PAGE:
Youth Baseball: A Team of Orphans

For 42 of my 51 years of life on this earth, I have played, coached, or been involved with the game of baseball.

During those 42 years, I’ve had some of the most memorable moments of my life.  The hot summer days, the chilly spring nights, good games and bad – all have been woven together in a rich fabric of moments and relationships that were part of the game of baseball.

As a player, coach, or parent, there have been times in that span of years that I’m not proud of.  I’ve demanded a bit too much, yelled a bit too much, and acted like an idiot more times than I can count.  Yet, the memories that stand out the most for me – the ones I cherish – are the irreplaceable hours of time spent together with my dad and with my sons.  I’ve learned as much about life as the game of baseball.

Yesterday, I received an email from a friend with a link to a story in the St. Louis Post-Dispatch about baseball.  Specifically, youth competitive baseball.  The article tells the story of St. Louis Cardinals head coach Mike Matheny and his ‘manifesto’ regarding youth competitive baseball.  It’s an approach to coaching baseball that applies to every level of the game – from youth to the professional level.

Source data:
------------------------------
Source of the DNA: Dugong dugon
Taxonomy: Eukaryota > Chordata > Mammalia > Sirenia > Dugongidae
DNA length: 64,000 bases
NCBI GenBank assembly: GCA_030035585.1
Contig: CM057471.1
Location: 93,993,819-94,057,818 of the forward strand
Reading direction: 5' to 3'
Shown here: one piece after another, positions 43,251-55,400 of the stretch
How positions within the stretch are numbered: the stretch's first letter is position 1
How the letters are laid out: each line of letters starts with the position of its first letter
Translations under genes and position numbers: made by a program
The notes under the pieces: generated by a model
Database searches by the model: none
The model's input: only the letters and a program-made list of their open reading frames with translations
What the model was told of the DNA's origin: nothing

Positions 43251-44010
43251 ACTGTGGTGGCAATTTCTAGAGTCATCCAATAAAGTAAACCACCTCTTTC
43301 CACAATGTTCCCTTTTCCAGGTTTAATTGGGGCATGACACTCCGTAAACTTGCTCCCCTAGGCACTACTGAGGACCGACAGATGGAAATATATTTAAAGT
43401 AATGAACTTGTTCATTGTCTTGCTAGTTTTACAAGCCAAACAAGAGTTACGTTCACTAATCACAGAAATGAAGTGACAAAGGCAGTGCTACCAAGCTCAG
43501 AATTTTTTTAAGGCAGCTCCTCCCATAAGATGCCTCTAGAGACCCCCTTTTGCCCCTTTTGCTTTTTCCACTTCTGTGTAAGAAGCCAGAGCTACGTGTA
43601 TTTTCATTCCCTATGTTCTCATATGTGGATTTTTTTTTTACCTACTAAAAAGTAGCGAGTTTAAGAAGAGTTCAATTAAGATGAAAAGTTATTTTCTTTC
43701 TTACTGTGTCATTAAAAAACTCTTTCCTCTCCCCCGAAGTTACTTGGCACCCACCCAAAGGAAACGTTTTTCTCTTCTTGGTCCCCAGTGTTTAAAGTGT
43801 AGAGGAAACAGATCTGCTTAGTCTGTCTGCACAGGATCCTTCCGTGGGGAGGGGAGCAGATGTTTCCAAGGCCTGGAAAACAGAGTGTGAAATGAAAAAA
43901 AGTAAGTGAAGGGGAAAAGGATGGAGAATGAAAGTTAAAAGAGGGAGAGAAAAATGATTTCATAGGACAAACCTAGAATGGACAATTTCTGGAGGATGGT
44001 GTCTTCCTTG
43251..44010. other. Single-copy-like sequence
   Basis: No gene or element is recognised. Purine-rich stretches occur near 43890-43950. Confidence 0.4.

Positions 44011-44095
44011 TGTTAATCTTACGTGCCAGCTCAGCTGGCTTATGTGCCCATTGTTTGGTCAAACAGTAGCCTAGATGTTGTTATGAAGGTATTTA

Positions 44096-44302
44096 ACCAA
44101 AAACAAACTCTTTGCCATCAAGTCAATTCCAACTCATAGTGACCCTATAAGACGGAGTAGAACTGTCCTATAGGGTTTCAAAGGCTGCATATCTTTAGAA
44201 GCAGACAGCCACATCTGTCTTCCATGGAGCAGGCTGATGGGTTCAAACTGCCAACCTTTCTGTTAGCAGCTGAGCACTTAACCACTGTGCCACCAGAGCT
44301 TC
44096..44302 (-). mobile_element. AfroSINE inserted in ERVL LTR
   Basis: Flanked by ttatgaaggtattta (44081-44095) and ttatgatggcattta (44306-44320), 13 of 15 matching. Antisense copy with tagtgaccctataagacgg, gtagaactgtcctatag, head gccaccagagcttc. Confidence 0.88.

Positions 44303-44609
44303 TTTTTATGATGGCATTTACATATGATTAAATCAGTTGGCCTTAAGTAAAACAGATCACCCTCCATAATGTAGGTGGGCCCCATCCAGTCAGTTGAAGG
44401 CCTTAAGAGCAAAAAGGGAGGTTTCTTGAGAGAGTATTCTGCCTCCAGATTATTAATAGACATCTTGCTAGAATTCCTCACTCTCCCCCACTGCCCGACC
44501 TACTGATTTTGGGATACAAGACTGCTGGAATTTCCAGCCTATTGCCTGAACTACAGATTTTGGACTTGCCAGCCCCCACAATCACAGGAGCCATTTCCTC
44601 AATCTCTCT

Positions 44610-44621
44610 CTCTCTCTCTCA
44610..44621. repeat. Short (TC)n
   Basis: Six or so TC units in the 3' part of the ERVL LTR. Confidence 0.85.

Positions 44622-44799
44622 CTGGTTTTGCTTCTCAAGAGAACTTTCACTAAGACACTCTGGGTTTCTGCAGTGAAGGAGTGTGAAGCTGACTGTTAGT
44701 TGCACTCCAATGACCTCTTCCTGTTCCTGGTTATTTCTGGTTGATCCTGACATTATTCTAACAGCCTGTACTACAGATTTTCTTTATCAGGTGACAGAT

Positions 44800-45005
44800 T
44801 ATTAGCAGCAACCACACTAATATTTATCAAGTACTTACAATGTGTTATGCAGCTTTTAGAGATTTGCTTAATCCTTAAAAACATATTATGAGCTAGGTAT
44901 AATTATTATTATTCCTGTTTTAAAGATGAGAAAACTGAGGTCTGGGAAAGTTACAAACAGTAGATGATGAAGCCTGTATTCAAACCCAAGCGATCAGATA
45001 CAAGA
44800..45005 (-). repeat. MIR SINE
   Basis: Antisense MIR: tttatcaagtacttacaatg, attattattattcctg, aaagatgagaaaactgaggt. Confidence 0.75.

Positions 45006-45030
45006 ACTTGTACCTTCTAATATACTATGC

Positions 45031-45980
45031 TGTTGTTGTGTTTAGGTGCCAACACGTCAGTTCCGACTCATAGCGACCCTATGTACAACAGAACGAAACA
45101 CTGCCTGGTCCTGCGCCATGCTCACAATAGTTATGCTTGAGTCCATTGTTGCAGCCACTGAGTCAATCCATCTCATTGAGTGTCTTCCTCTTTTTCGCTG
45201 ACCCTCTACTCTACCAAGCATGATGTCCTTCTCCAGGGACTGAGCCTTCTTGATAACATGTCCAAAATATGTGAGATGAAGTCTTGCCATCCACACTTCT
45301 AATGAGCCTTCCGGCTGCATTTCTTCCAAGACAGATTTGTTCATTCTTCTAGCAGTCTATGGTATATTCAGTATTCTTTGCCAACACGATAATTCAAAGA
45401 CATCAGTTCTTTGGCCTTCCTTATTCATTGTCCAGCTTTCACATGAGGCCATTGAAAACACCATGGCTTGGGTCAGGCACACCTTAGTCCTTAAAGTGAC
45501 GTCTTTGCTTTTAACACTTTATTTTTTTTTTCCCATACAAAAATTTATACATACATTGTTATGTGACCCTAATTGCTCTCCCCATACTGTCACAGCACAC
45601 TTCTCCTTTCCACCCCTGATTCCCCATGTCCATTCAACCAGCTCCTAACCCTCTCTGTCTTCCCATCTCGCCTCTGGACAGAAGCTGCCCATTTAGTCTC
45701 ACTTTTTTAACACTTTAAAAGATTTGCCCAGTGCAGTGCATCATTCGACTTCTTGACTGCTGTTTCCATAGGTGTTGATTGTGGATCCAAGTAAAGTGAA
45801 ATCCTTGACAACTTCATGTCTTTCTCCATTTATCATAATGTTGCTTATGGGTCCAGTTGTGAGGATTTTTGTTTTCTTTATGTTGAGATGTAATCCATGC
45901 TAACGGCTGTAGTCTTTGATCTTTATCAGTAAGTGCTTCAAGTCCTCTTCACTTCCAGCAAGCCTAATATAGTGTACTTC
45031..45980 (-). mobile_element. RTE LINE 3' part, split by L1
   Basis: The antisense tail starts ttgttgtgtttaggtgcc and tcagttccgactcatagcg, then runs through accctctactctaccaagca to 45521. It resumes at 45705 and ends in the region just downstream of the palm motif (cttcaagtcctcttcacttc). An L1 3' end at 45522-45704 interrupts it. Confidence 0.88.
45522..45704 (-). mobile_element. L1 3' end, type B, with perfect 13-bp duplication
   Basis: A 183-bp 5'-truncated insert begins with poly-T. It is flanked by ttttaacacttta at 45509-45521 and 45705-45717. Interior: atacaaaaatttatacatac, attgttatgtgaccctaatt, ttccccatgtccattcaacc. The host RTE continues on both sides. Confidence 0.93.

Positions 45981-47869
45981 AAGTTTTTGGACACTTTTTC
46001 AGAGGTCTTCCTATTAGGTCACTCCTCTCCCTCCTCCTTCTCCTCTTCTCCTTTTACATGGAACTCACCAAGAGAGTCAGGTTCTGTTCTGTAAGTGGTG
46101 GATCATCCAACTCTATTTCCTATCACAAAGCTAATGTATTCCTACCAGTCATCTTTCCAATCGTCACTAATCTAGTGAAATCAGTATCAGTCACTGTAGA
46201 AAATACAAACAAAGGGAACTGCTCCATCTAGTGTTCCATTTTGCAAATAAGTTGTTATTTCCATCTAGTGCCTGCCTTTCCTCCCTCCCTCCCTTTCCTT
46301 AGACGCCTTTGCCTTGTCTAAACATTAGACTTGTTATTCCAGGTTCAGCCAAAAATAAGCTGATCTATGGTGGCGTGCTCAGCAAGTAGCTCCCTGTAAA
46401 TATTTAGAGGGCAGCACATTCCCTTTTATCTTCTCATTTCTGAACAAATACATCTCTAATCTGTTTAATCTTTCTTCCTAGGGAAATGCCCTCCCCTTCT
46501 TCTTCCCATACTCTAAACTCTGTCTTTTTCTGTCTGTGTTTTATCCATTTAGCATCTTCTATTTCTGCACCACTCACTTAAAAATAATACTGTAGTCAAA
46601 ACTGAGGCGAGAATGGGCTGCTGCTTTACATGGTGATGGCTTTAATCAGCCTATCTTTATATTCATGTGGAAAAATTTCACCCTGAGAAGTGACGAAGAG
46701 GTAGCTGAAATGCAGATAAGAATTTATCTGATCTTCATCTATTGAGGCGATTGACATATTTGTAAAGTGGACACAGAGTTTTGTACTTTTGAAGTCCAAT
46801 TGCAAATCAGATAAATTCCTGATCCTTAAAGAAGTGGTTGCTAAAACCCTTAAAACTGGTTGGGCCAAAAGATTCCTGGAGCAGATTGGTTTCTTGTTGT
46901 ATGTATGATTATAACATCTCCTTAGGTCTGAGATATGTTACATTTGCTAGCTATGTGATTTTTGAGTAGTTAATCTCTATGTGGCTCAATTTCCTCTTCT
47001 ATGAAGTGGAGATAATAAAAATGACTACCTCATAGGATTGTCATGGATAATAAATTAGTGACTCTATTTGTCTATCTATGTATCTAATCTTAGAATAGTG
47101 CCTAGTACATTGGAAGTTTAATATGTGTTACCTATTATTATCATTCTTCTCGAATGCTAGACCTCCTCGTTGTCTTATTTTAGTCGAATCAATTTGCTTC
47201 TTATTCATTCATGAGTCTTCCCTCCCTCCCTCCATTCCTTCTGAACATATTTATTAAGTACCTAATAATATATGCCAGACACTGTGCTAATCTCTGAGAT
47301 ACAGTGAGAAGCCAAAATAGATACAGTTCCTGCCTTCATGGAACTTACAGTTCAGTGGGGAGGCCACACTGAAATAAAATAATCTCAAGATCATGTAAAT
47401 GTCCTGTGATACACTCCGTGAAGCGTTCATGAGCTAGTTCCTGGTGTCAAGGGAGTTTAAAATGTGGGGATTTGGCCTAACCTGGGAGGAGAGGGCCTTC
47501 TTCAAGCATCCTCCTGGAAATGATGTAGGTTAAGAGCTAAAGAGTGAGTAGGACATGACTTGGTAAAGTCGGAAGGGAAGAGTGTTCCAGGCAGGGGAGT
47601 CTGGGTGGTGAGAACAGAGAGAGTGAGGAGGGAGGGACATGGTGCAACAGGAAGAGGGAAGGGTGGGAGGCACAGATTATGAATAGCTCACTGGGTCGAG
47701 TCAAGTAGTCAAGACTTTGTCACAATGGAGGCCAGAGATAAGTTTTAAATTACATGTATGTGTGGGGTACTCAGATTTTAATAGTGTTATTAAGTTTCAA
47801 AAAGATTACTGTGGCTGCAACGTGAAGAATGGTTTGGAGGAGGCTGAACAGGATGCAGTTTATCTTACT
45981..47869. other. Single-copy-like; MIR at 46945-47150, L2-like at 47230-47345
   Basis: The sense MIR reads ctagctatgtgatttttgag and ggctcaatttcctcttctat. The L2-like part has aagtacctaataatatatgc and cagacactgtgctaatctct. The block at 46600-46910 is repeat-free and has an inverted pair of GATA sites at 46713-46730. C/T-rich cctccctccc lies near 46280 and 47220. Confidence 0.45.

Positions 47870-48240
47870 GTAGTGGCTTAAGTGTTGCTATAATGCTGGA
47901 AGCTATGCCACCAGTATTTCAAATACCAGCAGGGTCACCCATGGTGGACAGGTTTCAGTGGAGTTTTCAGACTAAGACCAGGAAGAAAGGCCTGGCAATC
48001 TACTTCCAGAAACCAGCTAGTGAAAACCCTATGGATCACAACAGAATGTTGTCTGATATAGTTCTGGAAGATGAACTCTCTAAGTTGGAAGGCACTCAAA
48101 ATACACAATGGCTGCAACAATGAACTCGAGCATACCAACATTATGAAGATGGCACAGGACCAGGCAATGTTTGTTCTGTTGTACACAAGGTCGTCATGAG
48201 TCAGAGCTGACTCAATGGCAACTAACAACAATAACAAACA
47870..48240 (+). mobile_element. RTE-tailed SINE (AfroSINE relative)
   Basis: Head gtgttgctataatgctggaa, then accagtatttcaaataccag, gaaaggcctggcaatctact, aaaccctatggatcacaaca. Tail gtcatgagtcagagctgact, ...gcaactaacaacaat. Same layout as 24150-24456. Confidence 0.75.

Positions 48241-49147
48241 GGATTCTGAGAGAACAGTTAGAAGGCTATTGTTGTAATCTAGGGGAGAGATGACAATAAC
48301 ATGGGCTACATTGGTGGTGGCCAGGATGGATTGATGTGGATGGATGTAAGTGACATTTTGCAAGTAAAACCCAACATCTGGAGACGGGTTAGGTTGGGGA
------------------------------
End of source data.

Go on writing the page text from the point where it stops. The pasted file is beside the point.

Derrick Goold, who writes the article, quotes from Matheny’s manifesto, saying:

I always said that the only team that I would coach would be a team of orphans. … The biggest problem with youth sports has been the parents. I think that it is best to nip this in the bud right off the bat. I think the concept that I am asking all of you to grab is that this experience is ALL about the boys. If there is anything about it that includes you, we need to make a change of plans.

You can read Goold’s article here.  And, you can read Matheny’s manifesto here.

Matheny’s approach should be emulated by everyone who coaches youth sports, be it soccer, football, basketball, softball or baseball.  For one simple reason – it’s all about the kids.  It’s about their character, service, and integrity.  Because, when their done being kids, they go on to be adults – adults who have been influenced and molded and shaped positively or negatively by a coach of some sort.

With that being said, coaches have an incredible opportunity and an awesome responsibility to impact the kids who play for them.  And, as parents, we have the responsibility to trust those who coach.

It’s a manifesto that needs to be heard – by everyone.

 

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